Siren Fest — the Village’s Voice’s annual concert on the Coney Island boardwalk — will limp into its seventh year on July 21 with all the appeal of a grandparent’s funeral. This summer behemoth that once drew legions of fans to see A-list acts like Superchunk and Guided by Voices is now headlined by the reunited New York Dolls, a fogeyish nostalgia act if there ever was one. Suddenly, schlepping out to Coney Island for a long, hot day packed into a pen isn’t all that enticing, especially when the best bands on the roster play regularly at air-conditioned clubs.
That’s where Jay Diamond comes in. The 26-year-old Bushwick resident, who himself grew up near Coney Island, is launching “Diamond Days,” a festival in conjunction with Heeb magazine — the cheeky, glossy rag for the young and Jewish.
“I wanted to have a music fest in a part of Brooklyn where stuff is happening,” said Diamond. “I can’t really support going down to Siren for Coney Island’s last hurrah.”
Heeb Publisher Josh Neuman, who met Diamond behind the counter of his local coffee shop, told GO Brooklyn he was thrilled to bring a breath of fresh air to the summer festival scene. “We want to put a festival together that really embodies what Brooklyn is all about, “ he said. “Siren has become so bloated and corporate.”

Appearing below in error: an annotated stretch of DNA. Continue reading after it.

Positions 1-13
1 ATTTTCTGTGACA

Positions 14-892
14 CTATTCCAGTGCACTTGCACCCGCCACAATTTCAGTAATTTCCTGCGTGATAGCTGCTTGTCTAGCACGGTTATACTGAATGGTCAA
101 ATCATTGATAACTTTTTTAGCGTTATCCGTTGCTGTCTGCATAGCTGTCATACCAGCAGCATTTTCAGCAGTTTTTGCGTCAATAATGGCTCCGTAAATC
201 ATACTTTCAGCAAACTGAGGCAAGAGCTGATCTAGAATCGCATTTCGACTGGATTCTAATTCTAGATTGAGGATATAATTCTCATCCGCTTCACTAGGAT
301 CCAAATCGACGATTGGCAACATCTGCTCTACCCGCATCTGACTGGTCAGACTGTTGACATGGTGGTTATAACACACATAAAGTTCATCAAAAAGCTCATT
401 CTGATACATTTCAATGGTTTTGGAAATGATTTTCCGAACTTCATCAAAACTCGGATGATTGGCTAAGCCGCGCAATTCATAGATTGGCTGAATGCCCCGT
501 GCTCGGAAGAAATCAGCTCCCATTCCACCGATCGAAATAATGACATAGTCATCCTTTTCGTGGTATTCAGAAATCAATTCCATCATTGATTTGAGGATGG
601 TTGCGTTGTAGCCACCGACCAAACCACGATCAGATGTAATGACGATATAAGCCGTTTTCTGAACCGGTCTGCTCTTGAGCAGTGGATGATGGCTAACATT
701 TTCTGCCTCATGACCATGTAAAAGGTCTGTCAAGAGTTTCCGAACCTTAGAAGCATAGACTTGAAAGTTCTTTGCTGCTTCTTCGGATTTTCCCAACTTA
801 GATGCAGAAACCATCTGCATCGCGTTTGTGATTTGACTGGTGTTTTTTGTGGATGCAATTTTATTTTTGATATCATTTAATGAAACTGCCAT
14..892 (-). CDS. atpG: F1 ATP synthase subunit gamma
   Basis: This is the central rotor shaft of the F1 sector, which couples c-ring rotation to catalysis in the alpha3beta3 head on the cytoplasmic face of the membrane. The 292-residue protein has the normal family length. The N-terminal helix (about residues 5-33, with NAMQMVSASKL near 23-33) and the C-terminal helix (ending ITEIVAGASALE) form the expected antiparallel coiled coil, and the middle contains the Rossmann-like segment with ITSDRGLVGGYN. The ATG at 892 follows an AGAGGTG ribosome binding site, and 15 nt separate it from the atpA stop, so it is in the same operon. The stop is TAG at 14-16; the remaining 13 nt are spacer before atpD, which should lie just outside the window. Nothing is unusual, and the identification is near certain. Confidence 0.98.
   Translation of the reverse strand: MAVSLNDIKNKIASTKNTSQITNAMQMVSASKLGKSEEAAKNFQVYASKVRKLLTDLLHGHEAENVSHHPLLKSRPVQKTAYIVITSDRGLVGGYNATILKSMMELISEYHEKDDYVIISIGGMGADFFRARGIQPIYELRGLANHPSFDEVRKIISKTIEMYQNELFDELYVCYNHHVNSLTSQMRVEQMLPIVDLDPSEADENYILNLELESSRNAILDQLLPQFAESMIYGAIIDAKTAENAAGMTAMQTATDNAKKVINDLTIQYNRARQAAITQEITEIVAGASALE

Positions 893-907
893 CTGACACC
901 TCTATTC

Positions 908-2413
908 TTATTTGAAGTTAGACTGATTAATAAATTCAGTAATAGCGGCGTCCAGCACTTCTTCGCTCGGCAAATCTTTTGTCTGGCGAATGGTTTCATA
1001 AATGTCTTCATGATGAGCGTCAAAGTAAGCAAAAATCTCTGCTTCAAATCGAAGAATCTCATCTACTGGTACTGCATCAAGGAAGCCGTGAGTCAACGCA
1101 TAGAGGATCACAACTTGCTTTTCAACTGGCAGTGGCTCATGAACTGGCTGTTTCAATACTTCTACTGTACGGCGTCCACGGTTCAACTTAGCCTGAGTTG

“Diamond Days” is decidedly bare bones, featuring 50 bands like Brooklyn’s own TK Webb, Fresh Kills and psychedelic spaceship music makers La Otracina, over four days in Williamsburg and Greenpoint. And there are no mega-sponsors either. Neuman said that instead of bringing in Budweiser, they will feature suds from the Brooklyn Brewery. Additionally, sales of the tickets (which run $10 for a single day or $25 for the whole festival) will benefit the City Reliquary Museum in Williamsburg.
Other former Siren enthusiasts have also grown weary of the festival’s lagging appeal. “This year’s line-up is beyond miserable,” lamented James Hunt, 31, a regular who is calling it quits this year.
“Diamond Days” will run at various locations, including some Polish churches. Diamond doesn’t see any confusion in a Jewish magazine throwing rock shows in a church. “They say that if you live in Brooklyn for any length of time,“ Diamond quipped, “you can pretty much consider yourself Jewish.”
“Diamond Days” will run through July 22 at various locations. Tickets are available at Sound Fix (110 Bedford Ave., at North 11th Street in Williamsburg) and are $10 for one day or $25 for the entire festival. For information, visit www.myspace.com/diam....